Chinese Way of Doing Business: In Cash We Trust; Many experts say it is not a refusal to enter the 21st century as much as wariness, of the government toward its citizens and vice versa

April 30, 2013

Chinese Way of Doing Business: In Cash We Trust


SHANGHAI — Lin Lu remembers the day last December when a Chinese businessman showed up at the car dealership he works for in north China and paid for a new BMW 5 Series Gran Turismo — entirely in cash. “He drove here with two friends in a beat-up Honda,” Mr. Lin recalled. “One of his friends carried about $60,000 in a big white bag, and the buyer had the rest in a heavy black backpack.” Lugging nearly $130,000 in cash into a dealership might sound bizarre, but it’s not exactly uncommon in China, where hotel bills, jewelry purchases and even the lecture fees for visiting scholars are routinely settled with thick wads of renminbi, China’s currency. This is a country, after all, where home buyers make down payments with trunks filled with cash. And big-city law firms have been known to hire armored cars to deliver the cash needed to pay monthly salaries.

For all China’s modern trappings — the new superhighways, high-speed rail networks and soaring skyscrapers — analysts say this country still prefers to pay for things the old-fashioned way, with ledgers, bill-counting machines and cold, hard cash. Many experts say it is not a refusal to enter the 21st century as much as wariness, of the government toward its citizens and vice versa. Doing business in China takes a lot of cash because Chinese authorities refuse to print any bill larger than the 100-renminbi note. That’s equivalent to $16. Since 1988, the 100-renminbi note, graced by Mao Zedong’s visage, has been the largest note in circulation, even though the economy has grown fiftyfold. (The country’s national icon, Chairman Mao, appears on nearly every note: the 1-, 5-, 10-, 20, 50- and 100- renminbi note.)Chinese economists and government officials often suggest that printing larger denomination notes might fuel inflation. But there is another reason.

“I’m convinced the government doesn’t want a larger bill because of corruption,” said Nicholas R. Lardy, a leading authority on the Chinese economy at the Peterson Institute for International Economics in Washington, noting that it would help facilitate corrupt payments to officials. “Instead of trunks filled with cash bribes you’d have people using envelopes. And there’d be more cash leaving the country.”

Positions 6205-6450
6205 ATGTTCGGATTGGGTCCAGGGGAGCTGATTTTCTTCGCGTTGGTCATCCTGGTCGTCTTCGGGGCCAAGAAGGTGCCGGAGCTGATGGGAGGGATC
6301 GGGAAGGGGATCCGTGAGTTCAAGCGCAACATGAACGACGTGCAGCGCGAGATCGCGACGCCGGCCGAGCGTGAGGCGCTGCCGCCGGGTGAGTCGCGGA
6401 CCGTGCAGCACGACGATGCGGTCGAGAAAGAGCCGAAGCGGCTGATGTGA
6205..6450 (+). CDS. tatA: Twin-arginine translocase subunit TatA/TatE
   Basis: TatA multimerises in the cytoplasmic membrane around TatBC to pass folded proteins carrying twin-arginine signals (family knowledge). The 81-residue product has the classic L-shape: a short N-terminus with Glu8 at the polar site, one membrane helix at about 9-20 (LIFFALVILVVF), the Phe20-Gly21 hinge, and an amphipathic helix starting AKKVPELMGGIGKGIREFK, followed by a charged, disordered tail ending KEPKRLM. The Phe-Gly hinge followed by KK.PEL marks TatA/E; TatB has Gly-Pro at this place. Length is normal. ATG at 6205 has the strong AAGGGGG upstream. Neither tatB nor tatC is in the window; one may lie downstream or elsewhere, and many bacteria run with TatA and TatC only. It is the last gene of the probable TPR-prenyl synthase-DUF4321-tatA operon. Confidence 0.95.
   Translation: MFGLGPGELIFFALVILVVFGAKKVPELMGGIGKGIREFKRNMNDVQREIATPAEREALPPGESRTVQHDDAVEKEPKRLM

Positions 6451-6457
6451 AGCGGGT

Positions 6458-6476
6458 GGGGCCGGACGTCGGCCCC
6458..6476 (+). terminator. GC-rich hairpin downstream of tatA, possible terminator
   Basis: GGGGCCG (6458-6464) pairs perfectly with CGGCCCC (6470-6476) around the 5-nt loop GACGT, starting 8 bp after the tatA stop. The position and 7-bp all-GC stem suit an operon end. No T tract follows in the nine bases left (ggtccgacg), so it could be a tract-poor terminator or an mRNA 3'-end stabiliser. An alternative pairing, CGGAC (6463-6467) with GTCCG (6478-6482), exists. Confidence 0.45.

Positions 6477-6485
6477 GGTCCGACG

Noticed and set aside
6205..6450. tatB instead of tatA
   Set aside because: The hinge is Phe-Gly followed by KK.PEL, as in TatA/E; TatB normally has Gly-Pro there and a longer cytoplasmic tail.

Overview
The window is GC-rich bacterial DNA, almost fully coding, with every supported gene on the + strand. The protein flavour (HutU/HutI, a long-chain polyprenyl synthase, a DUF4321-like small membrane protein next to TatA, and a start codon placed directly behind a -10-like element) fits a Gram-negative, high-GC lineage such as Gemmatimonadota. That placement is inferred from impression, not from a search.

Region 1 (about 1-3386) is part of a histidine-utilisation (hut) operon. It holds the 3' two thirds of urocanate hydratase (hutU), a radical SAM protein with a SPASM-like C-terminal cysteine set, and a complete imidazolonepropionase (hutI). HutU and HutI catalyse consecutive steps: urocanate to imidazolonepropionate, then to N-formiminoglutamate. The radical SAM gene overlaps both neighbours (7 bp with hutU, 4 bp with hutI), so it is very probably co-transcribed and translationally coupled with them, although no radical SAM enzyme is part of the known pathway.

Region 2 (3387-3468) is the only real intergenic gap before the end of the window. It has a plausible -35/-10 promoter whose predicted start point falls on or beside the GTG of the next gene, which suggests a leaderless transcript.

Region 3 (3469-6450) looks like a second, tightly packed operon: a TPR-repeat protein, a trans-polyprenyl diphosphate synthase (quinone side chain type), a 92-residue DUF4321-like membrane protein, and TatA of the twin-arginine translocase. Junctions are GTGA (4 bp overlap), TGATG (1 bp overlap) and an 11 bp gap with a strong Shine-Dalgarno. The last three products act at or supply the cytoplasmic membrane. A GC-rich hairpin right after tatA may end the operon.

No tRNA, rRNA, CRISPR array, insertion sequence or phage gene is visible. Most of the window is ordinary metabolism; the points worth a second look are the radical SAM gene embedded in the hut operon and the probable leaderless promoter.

All the buying, bribing and hoarding forces China to print a lot of paper money. China, which a millennium ago was the first government to print paper money, accounts for about 40 percent of all global paper currency output, according to a report published by the China Banknote Printing and Minting Corporation. Adjusting for the size of its economy, China has about five times as much cash in circulation as the United States.

In the United States, the highest denomination printed is $100; in Japan, it is the 10,000-yen note, worth about $100; the 500 is the highest-denomination euro note, worth about $650. No major economy has limited itself to such a low denominated bill as China.

By making the 100-renminbi note the largest bill, the nation’s citizens need more of it to buy a television or Swiss watch, never mind a car, home or a yacht, which China’s state-run media said was bought a few years ago by men bearing two suitcases filled with cash.

Following those paper bills as they course through this booming economy offers a fascinating glimpse into how China’s financial system works, and how parts of the country remain stuck in yesteryear.

“In large parts of China, it still looks like the U.S. in the 1950s: most everything is in cash,” said Jeffrey R. Williams, executive director of the Harvard Center Shanghai and a former bank executive who has worked in China for more than 30 years. “In the U.S., you might have one bill-counting machine at a bank, but here every teller has one.”

Although China’s coastal cities have flourished during the 30 years of economic prosperity, economists say the country’s interior remains poor and disconnected from the more modern aspects of the financial grid. As a result, the poor prefer to do business in cash.

The rich also like to deal in cash, and they typically hide their money in the underground economy to avoid government scrutiny of their wealth. As was the case in other developing economies of Asia, easily traceable credit cards and checks are not commonly used.